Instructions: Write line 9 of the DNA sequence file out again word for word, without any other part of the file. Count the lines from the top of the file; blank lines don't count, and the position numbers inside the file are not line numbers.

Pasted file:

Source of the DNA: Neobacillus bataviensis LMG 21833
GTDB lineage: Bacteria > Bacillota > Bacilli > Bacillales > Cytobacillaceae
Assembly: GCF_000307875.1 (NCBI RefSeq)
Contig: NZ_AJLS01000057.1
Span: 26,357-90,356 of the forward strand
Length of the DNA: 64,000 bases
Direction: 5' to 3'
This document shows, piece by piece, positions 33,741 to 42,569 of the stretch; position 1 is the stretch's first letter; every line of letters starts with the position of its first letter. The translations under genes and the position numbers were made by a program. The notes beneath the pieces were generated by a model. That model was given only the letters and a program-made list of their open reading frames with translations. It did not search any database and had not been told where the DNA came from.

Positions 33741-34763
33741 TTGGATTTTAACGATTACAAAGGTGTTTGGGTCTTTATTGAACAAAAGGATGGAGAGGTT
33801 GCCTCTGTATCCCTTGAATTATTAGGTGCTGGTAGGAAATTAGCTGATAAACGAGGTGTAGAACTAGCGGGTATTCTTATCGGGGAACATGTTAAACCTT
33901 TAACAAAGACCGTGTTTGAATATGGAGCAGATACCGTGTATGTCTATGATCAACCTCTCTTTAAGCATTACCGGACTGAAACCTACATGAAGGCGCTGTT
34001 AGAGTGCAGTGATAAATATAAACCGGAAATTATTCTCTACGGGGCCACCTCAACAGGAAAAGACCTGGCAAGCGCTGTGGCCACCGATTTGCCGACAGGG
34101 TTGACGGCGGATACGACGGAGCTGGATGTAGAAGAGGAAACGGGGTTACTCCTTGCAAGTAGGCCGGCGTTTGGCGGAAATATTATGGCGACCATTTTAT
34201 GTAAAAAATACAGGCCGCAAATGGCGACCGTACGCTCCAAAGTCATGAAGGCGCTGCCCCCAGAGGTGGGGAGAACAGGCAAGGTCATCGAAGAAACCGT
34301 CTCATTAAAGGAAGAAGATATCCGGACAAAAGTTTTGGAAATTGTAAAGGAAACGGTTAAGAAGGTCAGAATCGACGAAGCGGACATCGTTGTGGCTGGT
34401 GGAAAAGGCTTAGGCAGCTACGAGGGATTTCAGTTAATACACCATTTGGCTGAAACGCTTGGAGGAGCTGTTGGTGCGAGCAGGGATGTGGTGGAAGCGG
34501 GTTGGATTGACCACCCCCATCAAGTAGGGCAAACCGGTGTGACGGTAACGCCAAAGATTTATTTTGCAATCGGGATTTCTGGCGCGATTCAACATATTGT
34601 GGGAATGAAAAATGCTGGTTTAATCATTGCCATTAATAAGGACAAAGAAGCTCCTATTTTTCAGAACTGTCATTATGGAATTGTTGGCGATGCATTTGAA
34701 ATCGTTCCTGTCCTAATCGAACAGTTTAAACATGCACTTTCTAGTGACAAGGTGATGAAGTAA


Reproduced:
Positions 33741-34763